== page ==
On this auspicious day, I want to talk about sickle cell anaemia. Now I know that there are 2 types of people reading this, the curious and the affected so while I’ll try to make this an interesting enough read for the curious, I’m definitely going to leave the affected with several tips also.
Sickle cell anaemia occurs when a person inherits the abnormal S hemoglobin from both of their parents. In other words, where the normal red blood cell looks like a capsule you take to get better or a round fried ball of unhealthy goodness, the sickled blood cell looks like a nail clipping.
As it is an anemia, a condition where there is not enough blood to carry oxygen round your body, people who’ve inherited this disease often find themselves experiencing symptoms such as shortness of breath, dizziness, and an inability to breathe.
When I was in secondary school, a sickle was defined as a tool used in farming for harvesting grain crops. And when I first heard about sickle cell anemia, I thought that something used in providing food could not be so bad. I shake my head at my 8 year old self.
The defining feature of this disease is basically that your body works against you. The sickled blood cell blocks the passageway to the organs it is meant to provide blood to. When one blood cell blocks the passageway, no other blood cell can enter. So they split apart and cause a lot of pain to the affected person. The affected person may find that their kidney, liver, brain and major body organ functionality is decreased. The affected person may also find themselves experiencing joint pain, leg cramps and multifarious infections among other things. That’s the most simplistic definition I can give to a sickle cell crisis.
Now that we’ve gotten a basic definition of what sickle cell anemia is and what a sickle cell crisis entails, let’s talk about living with it and managing it.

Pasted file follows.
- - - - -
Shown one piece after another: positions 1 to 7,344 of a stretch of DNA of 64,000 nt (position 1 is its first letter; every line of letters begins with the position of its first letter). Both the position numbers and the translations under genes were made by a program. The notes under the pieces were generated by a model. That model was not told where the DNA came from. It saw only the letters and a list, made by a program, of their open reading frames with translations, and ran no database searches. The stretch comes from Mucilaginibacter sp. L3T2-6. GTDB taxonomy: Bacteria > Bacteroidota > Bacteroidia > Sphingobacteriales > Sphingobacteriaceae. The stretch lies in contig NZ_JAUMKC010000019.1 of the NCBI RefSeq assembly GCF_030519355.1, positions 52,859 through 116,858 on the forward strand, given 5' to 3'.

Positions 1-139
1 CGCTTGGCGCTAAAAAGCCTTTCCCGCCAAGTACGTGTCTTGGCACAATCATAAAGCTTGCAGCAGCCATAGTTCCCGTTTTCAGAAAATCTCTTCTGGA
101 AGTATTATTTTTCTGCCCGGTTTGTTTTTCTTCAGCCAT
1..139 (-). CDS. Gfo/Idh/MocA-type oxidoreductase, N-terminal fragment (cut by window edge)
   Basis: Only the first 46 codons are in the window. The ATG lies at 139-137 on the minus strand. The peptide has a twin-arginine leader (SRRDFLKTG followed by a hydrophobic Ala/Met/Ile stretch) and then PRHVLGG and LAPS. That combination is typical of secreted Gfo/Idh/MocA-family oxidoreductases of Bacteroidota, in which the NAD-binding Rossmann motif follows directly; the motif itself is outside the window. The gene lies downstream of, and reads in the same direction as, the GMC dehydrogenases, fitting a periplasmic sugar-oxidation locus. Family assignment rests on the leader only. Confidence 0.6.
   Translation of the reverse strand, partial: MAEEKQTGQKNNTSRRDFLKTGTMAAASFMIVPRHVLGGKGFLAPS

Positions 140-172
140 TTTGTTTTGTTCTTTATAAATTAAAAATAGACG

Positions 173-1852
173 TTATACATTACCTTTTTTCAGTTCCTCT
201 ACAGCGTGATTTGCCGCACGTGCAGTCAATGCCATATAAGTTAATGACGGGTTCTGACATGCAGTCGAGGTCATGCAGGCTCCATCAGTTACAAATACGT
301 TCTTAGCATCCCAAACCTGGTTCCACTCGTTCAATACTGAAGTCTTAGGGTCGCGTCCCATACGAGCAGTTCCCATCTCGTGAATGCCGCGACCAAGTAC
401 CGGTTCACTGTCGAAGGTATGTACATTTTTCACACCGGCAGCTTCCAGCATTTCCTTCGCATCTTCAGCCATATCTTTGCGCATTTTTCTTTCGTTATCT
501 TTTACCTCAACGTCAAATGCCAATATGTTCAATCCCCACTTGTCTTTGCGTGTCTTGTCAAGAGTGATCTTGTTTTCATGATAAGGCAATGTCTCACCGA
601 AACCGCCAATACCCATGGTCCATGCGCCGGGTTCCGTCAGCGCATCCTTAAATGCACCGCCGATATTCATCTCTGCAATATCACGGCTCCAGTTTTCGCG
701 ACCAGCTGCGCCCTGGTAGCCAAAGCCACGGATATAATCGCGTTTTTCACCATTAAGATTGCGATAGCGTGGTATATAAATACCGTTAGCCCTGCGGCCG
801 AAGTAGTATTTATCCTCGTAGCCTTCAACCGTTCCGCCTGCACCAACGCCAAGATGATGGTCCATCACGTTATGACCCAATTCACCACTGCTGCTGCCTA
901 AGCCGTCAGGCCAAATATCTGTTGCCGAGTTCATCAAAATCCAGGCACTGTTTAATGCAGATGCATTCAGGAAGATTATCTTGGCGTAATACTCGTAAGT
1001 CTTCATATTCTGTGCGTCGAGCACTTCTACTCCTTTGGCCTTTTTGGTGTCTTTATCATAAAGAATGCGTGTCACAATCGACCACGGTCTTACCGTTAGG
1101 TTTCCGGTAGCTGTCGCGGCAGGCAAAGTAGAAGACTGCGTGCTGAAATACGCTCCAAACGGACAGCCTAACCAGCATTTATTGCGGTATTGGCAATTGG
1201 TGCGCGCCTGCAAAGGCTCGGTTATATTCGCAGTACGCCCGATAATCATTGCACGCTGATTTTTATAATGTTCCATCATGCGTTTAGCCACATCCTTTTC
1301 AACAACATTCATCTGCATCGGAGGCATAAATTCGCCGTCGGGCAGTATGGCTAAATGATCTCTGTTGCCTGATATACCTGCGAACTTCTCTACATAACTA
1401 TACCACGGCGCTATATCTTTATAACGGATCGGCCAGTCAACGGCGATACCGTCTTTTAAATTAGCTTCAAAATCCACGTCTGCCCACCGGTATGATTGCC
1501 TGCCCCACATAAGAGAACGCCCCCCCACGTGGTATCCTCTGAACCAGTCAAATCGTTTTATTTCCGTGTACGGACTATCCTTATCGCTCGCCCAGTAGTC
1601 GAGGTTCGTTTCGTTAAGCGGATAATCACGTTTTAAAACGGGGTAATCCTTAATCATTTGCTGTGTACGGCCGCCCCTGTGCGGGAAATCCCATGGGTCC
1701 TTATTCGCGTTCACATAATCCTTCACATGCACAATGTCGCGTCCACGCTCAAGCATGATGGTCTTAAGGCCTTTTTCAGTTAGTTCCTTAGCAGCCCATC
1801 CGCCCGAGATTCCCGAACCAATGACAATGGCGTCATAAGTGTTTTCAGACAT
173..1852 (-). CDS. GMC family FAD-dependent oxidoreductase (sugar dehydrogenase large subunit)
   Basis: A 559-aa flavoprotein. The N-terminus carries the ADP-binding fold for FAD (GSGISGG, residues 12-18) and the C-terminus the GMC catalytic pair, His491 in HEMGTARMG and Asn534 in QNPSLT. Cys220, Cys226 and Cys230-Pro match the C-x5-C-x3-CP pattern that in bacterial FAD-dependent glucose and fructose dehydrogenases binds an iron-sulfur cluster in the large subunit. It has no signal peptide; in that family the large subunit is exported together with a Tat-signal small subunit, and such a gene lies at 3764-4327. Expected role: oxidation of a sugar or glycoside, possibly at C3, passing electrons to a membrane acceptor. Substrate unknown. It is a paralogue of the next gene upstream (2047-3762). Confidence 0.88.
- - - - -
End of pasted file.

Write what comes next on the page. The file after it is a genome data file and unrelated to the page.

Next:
The key to managing sickle cell anaemia is to note that prevention is ALWAYS better than cure. Recognize your triggers for what they are, triggers which if not properly managed can lead to a sickle cell crisis lasting for a couple of hours to a lot of years.
A common trigger for females afflicted with sickle cell anemia is their menstruation. Do I need to define what menstruation is? Okay. Menstruation is your body’s way of reassuring you that you’re not about to embark on a 9 month journey. At least not yet. No cute kids in your 9 month future. Try again next month.
Still, menstruation involves shedding of blood from your uterine walls and can be slightly to curled- in- the- foetal- position-on- the- floor- painful. When a sickle cell affected female starts her menstrual cycle, she is shedding blood at an alarming rate. The rate of blood shed in women with sickle cell anaemia and women without it is like comparing Game of Thrones to How I Met Your Mother. Now, remember that an anaemia is when there is NOT ENOUGH blood in your body, so losing the blood you do have is definitely a trigger. In both sexes, too much exercise and stress are other known triggers.